Imports in Spain are on the rise again after significant reforms were put in place after the GFC have begun to take effect. Dropping from $415.5 billion in 2008 to $292.3 billion in 2009, this had risen to $351 billion by 2014, up by 11.2% in four years. Tax reform, record employment growth and increased investment in research and development are all credited with assisting with the growth.
Oil is the single biggest import, reflecting 20.9% of all imports followed by vehicles at 11.2%, machines, engines and pumps at 8.5% and electronic equipment at 6.9%. Of that total, 58.4% were purchased from Europe while 19.4% came from Asia and 6.2% from North America.
Exporting to Spain? Contact our local experts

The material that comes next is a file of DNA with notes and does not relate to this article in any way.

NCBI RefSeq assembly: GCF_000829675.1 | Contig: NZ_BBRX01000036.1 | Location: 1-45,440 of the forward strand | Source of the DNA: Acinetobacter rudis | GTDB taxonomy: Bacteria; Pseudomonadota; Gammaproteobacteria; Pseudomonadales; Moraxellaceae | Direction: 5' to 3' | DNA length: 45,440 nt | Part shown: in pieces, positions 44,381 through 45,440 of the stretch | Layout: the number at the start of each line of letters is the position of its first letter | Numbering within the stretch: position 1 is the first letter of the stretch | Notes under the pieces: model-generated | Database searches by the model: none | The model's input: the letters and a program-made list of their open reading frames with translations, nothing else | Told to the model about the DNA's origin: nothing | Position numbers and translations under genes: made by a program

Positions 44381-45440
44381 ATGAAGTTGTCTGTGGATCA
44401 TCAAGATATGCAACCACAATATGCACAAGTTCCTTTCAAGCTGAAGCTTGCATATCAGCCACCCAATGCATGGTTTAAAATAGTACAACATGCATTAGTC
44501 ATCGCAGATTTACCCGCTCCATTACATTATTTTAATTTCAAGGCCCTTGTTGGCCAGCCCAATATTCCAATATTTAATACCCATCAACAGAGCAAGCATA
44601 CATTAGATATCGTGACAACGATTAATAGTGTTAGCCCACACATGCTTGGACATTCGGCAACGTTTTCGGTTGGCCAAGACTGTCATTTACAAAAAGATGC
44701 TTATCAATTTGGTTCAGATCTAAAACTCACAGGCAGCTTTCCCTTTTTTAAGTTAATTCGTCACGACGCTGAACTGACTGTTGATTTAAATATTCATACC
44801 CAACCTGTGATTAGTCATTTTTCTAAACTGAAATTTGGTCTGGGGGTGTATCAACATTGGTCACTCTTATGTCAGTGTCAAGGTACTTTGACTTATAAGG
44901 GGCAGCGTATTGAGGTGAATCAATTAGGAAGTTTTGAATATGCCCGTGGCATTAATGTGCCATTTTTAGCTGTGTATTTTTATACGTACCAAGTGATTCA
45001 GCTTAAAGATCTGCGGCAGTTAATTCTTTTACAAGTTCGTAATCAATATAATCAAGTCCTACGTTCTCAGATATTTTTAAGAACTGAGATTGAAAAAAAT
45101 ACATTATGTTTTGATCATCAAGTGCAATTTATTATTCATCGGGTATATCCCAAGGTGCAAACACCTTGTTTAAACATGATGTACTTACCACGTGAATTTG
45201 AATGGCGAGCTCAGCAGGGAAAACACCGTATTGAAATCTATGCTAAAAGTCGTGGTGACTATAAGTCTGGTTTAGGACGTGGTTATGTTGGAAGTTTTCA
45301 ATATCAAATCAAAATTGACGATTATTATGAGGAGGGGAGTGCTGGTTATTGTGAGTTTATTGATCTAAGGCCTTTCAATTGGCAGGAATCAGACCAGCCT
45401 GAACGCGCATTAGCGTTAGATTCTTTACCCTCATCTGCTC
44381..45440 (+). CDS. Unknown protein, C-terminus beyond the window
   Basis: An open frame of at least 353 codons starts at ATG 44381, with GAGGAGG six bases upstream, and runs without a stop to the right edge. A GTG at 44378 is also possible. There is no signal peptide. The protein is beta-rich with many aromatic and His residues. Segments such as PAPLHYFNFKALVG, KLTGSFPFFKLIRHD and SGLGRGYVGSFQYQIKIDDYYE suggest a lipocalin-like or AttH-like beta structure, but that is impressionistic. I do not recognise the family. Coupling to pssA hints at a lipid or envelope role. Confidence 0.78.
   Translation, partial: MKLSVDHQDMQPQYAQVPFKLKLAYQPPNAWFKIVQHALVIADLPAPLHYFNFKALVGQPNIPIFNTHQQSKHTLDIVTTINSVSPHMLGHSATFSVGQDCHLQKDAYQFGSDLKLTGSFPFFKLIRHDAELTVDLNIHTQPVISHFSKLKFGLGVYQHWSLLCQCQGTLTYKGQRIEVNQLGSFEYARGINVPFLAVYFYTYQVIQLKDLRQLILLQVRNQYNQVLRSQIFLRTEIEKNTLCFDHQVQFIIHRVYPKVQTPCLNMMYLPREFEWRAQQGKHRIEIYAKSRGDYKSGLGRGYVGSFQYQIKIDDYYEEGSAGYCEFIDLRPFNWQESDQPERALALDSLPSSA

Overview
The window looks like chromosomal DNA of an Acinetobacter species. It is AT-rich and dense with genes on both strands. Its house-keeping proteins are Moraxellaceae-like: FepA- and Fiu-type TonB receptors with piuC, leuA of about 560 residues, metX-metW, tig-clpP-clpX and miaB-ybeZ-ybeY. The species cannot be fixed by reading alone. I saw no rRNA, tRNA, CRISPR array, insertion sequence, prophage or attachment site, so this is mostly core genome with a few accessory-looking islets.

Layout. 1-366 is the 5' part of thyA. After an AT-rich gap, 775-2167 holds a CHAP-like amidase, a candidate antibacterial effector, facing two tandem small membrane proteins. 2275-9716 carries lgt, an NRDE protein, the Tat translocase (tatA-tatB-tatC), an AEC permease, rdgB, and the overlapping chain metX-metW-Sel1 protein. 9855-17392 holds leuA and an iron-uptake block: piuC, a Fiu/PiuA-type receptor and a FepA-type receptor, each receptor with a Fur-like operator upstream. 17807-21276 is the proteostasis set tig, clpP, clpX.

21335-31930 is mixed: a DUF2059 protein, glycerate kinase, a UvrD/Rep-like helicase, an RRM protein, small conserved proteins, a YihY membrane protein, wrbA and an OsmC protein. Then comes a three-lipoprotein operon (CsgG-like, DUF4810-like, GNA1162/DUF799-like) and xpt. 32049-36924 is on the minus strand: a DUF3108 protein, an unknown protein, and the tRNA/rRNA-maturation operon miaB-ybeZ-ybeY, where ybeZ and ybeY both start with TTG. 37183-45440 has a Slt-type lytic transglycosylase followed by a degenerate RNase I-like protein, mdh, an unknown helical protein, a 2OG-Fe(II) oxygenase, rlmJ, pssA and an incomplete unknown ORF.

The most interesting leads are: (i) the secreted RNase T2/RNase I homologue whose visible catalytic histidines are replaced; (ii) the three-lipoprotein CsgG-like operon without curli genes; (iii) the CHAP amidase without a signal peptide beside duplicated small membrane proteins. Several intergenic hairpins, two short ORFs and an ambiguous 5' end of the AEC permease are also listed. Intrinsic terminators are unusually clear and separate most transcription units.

Export finance is a revolving facility which alternative financiers offer - it enables organisations to purchase stock and can help ease cashflow issues.
Typically, an alternative financier will fund most of the cost of the product, including charges (e.g. insurance costs).
Trade finance offers added advantages over more traditional bank finance for example bridging mortgages or loans. Trade finance provides up front funding without affecting existing relationships with banks.
If you're a firm importing or exporting stock supplies from or to other countries, then a trade finance facility would help you to fund this through offering a letter of credit or some form of cash advance.
If you’re looking to export stock supplies to other international markets, you may need finance for exporting, which is an agreement between you (the exporter), and the importer from overseas. A non-bank lender would advance you the cost of producing the goods that you are exporting (as a debt product), either once you have shipped the goods, or before manufacturing them. Once the importer has received the stock and pays you for the import, you will repay the advance from the export bank over an agreed period.
Read the TFG Exporters Guide here.
Importing from Spain? Contact our local experts